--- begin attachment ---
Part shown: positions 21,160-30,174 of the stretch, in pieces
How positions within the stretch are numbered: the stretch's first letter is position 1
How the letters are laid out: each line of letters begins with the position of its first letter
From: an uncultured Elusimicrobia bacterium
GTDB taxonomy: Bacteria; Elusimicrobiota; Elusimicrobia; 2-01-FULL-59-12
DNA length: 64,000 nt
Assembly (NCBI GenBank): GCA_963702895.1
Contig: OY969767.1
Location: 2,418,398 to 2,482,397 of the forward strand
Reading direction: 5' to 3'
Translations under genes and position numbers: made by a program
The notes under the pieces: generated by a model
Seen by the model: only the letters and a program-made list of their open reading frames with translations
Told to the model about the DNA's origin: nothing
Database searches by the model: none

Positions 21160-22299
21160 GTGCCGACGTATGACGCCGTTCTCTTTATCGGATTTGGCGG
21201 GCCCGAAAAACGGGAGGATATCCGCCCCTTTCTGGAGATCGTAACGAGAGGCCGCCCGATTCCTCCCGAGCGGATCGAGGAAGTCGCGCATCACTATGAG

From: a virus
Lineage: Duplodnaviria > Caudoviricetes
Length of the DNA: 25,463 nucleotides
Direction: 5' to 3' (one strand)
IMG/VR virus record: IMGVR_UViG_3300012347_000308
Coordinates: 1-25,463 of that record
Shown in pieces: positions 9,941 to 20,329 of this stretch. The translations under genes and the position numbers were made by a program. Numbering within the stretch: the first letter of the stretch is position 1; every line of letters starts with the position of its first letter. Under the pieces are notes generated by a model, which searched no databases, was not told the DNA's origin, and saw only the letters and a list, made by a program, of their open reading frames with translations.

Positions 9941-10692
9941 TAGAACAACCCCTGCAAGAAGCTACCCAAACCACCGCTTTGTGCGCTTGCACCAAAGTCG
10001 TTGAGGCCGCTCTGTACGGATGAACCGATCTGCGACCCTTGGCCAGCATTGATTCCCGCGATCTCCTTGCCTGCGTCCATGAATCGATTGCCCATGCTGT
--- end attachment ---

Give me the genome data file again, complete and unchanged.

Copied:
Part shown: positions 21,160-30,174 of the stretch, in pieces
How positions within the stretch are numbered: the stretch's first letter is position 1
How the letters are laid out: each line of letters begins with the position of its first letter
From: an uncultured Elusimicrobia bacterium
GTDB taxonomy: Bacteria; Elusimicrobiota; Elusimicrobia; 2-01-FULL-59-12
DNA length: 64,000 nt
Assembly (NCBI GenBank): GCA_963702895.1
Contig: OY969767.1
Location: 2,418,398 to 2,482,397 of the forward strand
Reading direction: 5' to 3'
Translations under genes and position numbers: made by a program
The notes under the pieces: generated by a model
Seen by the model: only the letters and a program-made list of their open reading frames with translations
Told to the model about the DNA's origin: nothing
Database searches by the model: none

Positions 21160-22299
21160 GTGCCGACGTATGACGCCGTTCTCTTTATCGGATTTGGCGG
21201 GCCCGAAAAACGGGAGGATATCCGCCCCTTTCTGGAGATCGTAACGAGAGGCCGCCCGATTCCTCCCGAGCGGATCGAGGAAGTCGCGCATCACTATGAG

From: a virus
Lineage: Duplodnaviria > Caudoviricetes
Length of the DNA: 25,463 nucleotides
Direction: 5' to 3' (one strand)
IMG/VR virus record: IMGVR_UViG_3300012347_000308
Coordinates: 1-25,463 of that record
Shown in pieces: positions 9,941 to 20,329 of this stretch. The translations under genes and the position numbers were made by a program. Numbering within the stretch: the first letter of the stretch is position 1; every line of letters starts with the position of its first letter. Under the pieces are notes generated by a model, which searched no databases, was not told the DNA's origin, and saw only the letters and a list, made by a program, of their open reading frames with translations.

Positions 9941-10692
9941 TAGAACAACCCCTGCAAGAAGCTACCCAAACCACCGCTTTGTGCGCTTGCACCAAAGTCG
10001 TTGAGGCCGCTCTGTACGGATGAACCGATCTGCGACCCTTGGCCAGCATTGATTCCCGCGATCTCCTTGCCTGCGTCCATGAATCGATTGCCCATGCTGT